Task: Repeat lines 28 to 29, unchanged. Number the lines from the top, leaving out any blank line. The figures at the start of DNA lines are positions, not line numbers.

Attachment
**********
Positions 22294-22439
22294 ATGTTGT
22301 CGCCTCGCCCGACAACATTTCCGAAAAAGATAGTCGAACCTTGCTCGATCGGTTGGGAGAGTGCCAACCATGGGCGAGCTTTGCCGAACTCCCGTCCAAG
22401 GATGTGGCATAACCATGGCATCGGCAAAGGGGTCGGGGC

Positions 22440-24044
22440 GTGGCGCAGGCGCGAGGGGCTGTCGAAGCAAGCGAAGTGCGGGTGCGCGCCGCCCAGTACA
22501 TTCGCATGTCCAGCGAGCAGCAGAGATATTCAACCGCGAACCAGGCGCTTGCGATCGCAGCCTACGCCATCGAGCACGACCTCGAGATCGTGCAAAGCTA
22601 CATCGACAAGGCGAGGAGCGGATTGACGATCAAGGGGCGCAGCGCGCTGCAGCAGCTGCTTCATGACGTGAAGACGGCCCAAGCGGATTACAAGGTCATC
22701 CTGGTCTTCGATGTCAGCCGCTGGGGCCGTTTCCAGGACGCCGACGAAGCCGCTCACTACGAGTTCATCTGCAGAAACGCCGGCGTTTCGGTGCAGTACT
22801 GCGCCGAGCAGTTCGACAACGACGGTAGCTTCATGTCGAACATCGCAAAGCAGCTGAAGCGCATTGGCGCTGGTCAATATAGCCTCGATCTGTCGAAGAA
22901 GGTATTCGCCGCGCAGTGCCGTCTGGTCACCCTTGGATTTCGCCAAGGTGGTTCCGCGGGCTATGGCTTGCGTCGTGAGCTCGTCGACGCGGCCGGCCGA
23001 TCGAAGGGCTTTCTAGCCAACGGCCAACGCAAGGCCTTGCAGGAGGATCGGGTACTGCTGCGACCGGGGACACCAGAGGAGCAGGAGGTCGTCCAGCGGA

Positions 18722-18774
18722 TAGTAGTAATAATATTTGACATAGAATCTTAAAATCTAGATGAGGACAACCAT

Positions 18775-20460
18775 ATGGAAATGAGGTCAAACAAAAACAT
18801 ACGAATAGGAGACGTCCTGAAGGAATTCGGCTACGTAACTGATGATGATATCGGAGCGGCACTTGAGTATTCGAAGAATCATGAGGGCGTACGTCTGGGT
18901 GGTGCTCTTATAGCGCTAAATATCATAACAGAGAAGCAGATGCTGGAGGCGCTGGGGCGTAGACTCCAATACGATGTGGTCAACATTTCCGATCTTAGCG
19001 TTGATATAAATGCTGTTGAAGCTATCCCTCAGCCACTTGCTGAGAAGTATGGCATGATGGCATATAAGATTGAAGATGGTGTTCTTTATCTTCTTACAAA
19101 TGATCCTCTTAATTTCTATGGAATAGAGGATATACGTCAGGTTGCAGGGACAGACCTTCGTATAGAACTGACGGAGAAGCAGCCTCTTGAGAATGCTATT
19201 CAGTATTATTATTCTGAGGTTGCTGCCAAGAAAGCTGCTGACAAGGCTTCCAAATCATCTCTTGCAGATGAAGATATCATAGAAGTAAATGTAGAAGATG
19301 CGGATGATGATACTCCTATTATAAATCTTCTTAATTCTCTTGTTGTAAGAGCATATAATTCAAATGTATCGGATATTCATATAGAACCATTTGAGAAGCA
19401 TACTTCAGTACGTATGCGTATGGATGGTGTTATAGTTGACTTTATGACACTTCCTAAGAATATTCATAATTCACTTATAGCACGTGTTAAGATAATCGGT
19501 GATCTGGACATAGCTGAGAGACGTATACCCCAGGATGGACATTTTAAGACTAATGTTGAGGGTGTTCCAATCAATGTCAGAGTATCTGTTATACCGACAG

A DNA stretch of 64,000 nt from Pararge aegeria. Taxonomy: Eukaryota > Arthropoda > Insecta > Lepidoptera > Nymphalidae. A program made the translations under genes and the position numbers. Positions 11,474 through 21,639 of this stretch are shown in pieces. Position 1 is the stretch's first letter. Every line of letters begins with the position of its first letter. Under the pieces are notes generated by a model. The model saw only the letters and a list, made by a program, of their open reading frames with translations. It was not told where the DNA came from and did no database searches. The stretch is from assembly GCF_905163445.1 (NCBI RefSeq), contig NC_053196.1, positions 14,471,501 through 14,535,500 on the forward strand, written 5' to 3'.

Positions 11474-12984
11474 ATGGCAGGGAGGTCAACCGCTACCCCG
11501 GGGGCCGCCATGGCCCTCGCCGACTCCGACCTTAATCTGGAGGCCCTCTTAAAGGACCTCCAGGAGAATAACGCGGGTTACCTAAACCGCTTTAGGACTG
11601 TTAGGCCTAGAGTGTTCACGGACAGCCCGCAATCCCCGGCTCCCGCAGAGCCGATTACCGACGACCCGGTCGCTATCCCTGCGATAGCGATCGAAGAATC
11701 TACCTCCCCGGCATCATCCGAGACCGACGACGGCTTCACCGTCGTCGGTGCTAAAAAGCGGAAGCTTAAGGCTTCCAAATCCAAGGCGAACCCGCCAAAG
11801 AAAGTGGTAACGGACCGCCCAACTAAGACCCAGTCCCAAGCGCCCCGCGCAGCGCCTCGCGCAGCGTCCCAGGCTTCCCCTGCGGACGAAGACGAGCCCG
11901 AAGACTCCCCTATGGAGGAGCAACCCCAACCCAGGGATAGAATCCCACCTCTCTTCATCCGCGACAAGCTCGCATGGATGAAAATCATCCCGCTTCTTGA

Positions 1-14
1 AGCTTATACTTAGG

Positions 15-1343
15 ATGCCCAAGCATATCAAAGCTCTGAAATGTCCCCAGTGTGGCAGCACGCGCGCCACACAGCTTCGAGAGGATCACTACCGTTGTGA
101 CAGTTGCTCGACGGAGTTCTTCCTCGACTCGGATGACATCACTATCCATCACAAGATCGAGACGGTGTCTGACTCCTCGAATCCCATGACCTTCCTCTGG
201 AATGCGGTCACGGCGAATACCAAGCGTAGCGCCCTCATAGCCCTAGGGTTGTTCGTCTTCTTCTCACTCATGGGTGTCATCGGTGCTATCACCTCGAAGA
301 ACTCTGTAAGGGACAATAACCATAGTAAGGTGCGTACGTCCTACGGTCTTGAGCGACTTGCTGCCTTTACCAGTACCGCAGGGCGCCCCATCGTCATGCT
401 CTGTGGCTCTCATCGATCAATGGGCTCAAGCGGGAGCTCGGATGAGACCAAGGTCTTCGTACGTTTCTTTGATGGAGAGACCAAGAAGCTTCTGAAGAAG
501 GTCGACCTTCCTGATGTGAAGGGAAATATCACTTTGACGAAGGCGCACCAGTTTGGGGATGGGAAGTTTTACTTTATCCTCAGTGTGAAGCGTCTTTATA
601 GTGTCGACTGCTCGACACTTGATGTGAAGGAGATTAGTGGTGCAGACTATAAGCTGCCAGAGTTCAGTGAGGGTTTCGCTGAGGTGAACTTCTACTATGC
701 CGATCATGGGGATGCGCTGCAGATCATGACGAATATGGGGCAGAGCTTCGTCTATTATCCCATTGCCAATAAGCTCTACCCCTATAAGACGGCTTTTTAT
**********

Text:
11501 GGGGCCGCCATGGCCCTCGCCGACTCCGACCTTAATCTGGAGGCCCTCTTAAAGGACCTCCAGGAGAATAACGCGGGTTACCTAAACCGCTTTAGGACTG
11601 TTAGGCCTAGAGTGTTCACGGACAGCCCGCAATCCCCGGCTCCCGCAGAGCCGATTACCGACGACCCGGTCGCTATCCCTGCGATAGCGATCGAAGAATC